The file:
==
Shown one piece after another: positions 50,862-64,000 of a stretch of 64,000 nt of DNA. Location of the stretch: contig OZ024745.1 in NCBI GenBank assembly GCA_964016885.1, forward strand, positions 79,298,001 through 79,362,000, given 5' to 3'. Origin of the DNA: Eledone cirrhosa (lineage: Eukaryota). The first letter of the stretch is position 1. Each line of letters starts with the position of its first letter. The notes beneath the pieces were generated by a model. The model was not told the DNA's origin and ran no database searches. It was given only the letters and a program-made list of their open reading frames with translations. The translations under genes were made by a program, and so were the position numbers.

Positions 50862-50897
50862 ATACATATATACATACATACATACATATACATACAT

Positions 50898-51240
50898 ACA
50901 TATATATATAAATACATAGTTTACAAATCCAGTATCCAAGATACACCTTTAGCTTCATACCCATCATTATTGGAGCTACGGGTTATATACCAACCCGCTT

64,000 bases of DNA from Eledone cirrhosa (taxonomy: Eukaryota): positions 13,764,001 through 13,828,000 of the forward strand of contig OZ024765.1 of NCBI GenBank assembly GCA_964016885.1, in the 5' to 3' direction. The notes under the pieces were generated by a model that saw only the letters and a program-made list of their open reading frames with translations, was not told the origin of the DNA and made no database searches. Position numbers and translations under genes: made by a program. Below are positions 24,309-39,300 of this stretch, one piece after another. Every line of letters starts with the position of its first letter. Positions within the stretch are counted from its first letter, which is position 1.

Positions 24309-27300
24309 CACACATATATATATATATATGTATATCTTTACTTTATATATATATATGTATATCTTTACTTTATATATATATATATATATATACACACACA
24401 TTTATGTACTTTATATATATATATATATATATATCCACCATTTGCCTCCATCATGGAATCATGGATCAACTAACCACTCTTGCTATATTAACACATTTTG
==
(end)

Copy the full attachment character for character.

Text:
Shown one piece after another: positions 50,862-64,000 of a stretch of 64,000 nt of DNA. Location of the stretch: contig OZ024745.1 in NCBI GenBank assembly GCA_964016885.1, forward strand, positions 79,298,001 through 79,362,000, given 5' to 3'. Origin of the DNA: Eledone cirrhosa (lineage: Eukaryota). The first letter of the stretch is position 1. Each line of letters starts with the position of its first letter. The notes beneath the pieces were generated by a model. The model was not told the DNA's origin and ran no database searches. It was given only the letters and a program-made list of their open reading frames with translations. The translations under genes were made by a program, and so were the position numbers.

Positions 50862-50897
50862 ATACATATATACATACATACATACATATACATACAT

Positions 50898-51240
50898 ACA
50901 TATATATATAAATACATAGTTTACAAATCCAGTATCCAAGATACACCTTTAGCTTCATACCCATCATTATTGGAGCTACGGGTTATATACCAACCCGCTT

64,000 bases of DNA from Eledone cirrhosa (taxonomy: Eukaryota): positions 13,764,001 through 13,828,000 of the forward strand of contig OZ024765.1 of NCBI GenBank assembly GCA_964016885.1, in the 5' to 3' direction. The notes under the pieces were generated by a model that saw only the letters and a program-made list of their open reading frames with translations, was not told the origin of the DNA and made no database searches. Position numbers and translations under genes: made by a program. Below are positions 24,309-39,300 of this stretch, one piece after another. Every line of letters starts with the position of its first letter. Positions within the stretch are counted from its first letter, which is position 1.

Positions 24309-27300
24309 CACACATATATATATATATATGTATATCTTTACTTTATATATATATATGTATATCTTTACTTTATATATATATATATATATATACACACACA
24401 TTTATGTACTTTATATATATATATATATATATATCCACCATTTGCCTCCATCATGGAATCATGGATCAACTAACCACTCTTGCTATATTAACACATTTTG